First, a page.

The Stella Maris Basilica and Monastery is located on at the top of Mount Carmel, overlooking the Mediterranean outside Haifa in Israel.
It is owned by the Carmelites, a religious order of the Catholic Church who derive their name from the mount where the Order was founded.
Seeking to emulate the prophet Elijah, and live as hermits on the mountain, several crusaders settled on the Western slopes of Mount Carmel, at the end of the twelfth century. A little later, (somewhere between 1206 and 1214) their leader and Prior, St Brocard, asked the patriarch of Jerusalem, St. Albert, to provide the group with a written rule of life. This was the originating act of the order, which was named the Carmelites, and it incorporated them into the diocese of Jerusalem.
The group built themselves a chapel in Wadi es-Siah (Mahane David), seven kilometres south of Haifa, a site later excavated by the Carmelite Father Bugatti.
At the end of St. Louis' first crusade to the Holy Land In 1254, he took six Carmelites back to France with him and the Order had begun to found houses throughout Europe from 1238 onwards. However, when St John of Acre fell in 1291, they were forced to withdraw from the Holy Land altogether for several centuries.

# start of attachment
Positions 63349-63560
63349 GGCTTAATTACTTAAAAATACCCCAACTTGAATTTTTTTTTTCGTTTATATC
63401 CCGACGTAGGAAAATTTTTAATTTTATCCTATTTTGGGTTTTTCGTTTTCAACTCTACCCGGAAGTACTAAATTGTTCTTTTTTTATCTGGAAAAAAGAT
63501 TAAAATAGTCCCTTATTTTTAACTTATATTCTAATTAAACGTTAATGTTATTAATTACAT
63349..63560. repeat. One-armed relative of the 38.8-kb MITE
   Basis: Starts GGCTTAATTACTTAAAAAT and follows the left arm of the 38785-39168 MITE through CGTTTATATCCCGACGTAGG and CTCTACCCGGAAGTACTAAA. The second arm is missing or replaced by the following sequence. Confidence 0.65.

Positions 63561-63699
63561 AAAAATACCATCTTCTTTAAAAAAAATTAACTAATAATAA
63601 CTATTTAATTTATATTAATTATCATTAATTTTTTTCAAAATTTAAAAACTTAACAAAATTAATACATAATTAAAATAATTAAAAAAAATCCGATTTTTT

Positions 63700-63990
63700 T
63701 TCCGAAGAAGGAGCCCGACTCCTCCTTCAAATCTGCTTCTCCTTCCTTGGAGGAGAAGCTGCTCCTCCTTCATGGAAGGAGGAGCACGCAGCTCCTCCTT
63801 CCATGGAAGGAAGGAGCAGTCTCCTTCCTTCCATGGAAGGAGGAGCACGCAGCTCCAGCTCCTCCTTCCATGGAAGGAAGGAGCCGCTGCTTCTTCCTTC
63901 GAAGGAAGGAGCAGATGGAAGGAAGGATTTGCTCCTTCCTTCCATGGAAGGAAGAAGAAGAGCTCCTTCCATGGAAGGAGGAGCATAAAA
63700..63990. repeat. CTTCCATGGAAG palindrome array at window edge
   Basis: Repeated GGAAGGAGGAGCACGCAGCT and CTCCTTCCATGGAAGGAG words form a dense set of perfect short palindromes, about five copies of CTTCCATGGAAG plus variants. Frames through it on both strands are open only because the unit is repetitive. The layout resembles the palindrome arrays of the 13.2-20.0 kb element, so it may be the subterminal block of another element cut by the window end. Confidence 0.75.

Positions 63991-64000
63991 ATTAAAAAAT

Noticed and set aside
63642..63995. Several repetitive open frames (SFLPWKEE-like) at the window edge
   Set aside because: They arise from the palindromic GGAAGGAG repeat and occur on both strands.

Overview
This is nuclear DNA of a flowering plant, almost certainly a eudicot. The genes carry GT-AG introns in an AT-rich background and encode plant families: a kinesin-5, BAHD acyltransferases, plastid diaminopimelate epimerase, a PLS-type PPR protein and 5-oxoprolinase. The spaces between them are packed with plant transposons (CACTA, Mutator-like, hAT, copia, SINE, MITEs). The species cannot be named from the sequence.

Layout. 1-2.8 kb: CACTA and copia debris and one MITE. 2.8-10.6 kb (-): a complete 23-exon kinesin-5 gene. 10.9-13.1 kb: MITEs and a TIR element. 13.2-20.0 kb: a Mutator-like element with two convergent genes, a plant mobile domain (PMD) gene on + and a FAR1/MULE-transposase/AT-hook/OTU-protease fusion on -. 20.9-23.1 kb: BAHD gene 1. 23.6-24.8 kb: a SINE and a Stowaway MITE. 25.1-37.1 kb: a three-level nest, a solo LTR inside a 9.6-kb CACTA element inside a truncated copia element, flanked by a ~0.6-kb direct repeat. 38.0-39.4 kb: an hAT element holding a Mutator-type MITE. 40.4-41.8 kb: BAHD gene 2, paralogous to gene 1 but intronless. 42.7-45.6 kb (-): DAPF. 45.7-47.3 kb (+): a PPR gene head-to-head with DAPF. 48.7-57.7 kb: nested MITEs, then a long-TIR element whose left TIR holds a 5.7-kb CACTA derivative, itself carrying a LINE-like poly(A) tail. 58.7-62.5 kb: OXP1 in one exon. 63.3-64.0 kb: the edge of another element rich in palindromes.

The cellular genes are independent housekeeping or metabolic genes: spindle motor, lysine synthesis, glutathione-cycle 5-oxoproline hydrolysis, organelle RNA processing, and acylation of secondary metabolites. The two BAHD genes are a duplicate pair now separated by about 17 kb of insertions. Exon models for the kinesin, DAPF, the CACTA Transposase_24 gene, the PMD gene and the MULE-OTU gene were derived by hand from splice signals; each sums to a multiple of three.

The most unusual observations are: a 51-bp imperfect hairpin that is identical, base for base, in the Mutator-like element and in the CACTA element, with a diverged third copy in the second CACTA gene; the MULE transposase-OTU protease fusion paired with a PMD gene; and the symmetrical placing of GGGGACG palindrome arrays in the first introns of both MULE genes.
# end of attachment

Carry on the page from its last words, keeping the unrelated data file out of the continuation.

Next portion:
It wasn't until 1631 that the Order returned to Israel, led by the Venerable Father Prosper. He had a small monastery constructed on the promontory at Mount Carmel, close to the lighthouse, and the Order lived there, now called the Discalced Carmelites, until 1761, when Daher el-Omar ordered them to vacate the site and demolish the monastery.
The Order then moved to the present location, which is directly above the grotto where the prophet Elijah is said to have lived. Here they built a large church and monastery, first clearing the site of the ruins of a medieval Greek church, known as "the Abbey of St. Margaret" and a chapel, thought to date back to the time of the Byzantine Empire.
This new church was seriously damaged in Napoleon's 1799 campaign. Sick and wounded French soldiers were accommodated in the monastery, and when Napoleon withdrew, the Turks massacred these men, and drove out the monks.
In 1821, Abdallah Pasha of Acre ordered the ruined church to be totally destroyed, so that it could not serve as a fort for his enemies, while he attacked Jerusalem.
When the Order was able to return, they constructed a tomb in the gardens where the massacred were buried, and built a pyramid shaped monument, topped with an iron cross, made by the sailors of the ship The Chateau-Renaud
The current church and monastery, built under the orders of Brother Cassini of the Order, was opened in 1836. Three years later Pope Gregory XVI bestowed the title of Minor Basilica on the sanctuary, and it is now known "Stella Maris", meaning Star of the Sea. For much of the 20th Century it was occupied by the Military, first the British, and later the Israeli, but at the end of their lease it was handed back to the Order, who are working on its refurbishment. There is a pilgrimage centre located there, and there are plans to build a museum and performance amphitheatre.